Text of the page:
“Stand Your Ground” Gun Law Makes No Sense; We Look Like Fools…

[Source Wall Street Journal – New York Times]


The Wall Street Journal studied “justifiable homicides” nationwide from 2000 to 2010. It reported that these killings increased 85 percent in states with Florida-style laws (some states’ versions of the law were more limited), while overall killings, adjusted for population growth, declined during this period.


These laws encourage a “shoot first and ask questions later” mentality, which may help explain why, in supposedly justifiable killings, the victim, is more likely to be black when the shooter is white.


IT’S been 10 years since Florida enacted a beefed-up Stand Your Ground law. Since 2005, roughly half the states have passed this law, or one like it. The National Rifle Association led the charge, arguing that Stand Your Ground laws would improve public safety and protect honest citizens. Similar laws have existed elsewhere for over a century, but Florida’s law substantially altered the legal equation.


Under the new breed of laws, a person who has harmed or killed another in a public place can presumptively claim self-defense. The police must accept the claim’s validity. In other words, the individual need only assert the belief that the use of force was necessary to prevent serious harm or death. Coupled with that is special legal protection that makes the person (as the Florida law says) “immune from criminal prosecution and civil action.” Prosecution is still possible, but it is much more difficult.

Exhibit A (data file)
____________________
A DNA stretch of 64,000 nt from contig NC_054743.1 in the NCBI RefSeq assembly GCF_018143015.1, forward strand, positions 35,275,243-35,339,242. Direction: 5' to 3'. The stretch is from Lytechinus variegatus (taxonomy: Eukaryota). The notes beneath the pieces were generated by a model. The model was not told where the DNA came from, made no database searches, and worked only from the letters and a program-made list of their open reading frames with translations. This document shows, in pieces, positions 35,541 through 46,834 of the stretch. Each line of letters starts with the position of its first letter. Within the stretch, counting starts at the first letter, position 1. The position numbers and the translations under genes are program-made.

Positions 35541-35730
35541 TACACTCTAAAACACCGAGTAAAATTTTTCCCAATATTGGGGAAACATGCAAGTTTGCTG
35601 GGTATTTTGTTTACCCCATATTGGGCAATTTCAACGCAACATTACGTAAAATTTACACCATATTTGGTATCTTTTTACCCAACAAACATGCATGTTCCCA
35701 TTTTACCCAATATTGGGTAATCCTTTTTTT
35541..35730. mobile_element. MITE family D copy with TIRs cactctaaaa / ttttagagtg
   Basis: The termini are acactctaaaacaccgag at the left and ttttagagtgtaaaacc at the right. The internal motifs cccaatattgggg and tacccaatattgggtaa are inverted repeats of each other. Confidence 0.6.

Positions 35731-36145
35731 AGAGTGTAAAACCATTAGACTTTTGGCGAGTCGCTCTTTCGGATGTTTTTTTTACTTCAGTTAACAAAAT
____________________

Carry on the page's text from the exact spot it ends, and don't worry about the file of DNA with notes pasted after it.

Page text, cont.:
A result, according to the Association of Prosecuting Attorneys, is hamstrung investigations and legal protections greater than those afforded to police officers. Not only have these laws failed to increase public safety, they have also turned the clock back to the mythologized mayhem of the Wild West.


The Tampa Bay Times examined the effects of Florida’s 2005 law in more than 200 cases (about half of them fatal) through mid-2012. It reported that the law’s chief beneficiaries were “those with records of crime and violence.” Nearly 60 percent of those making self-defense claims when a person was killed had been arrested at least once before; a third of those had been accused of violent crimes in the past; over a third had illegally carried guns in the past or had threatened others with them.


Stand Your Ground claims succeeded 67 percent of the time, but in 79 percent of the cases, the assailant could have retreated to avoid the confrontation. In 68 percent, the person killed was unarmed.


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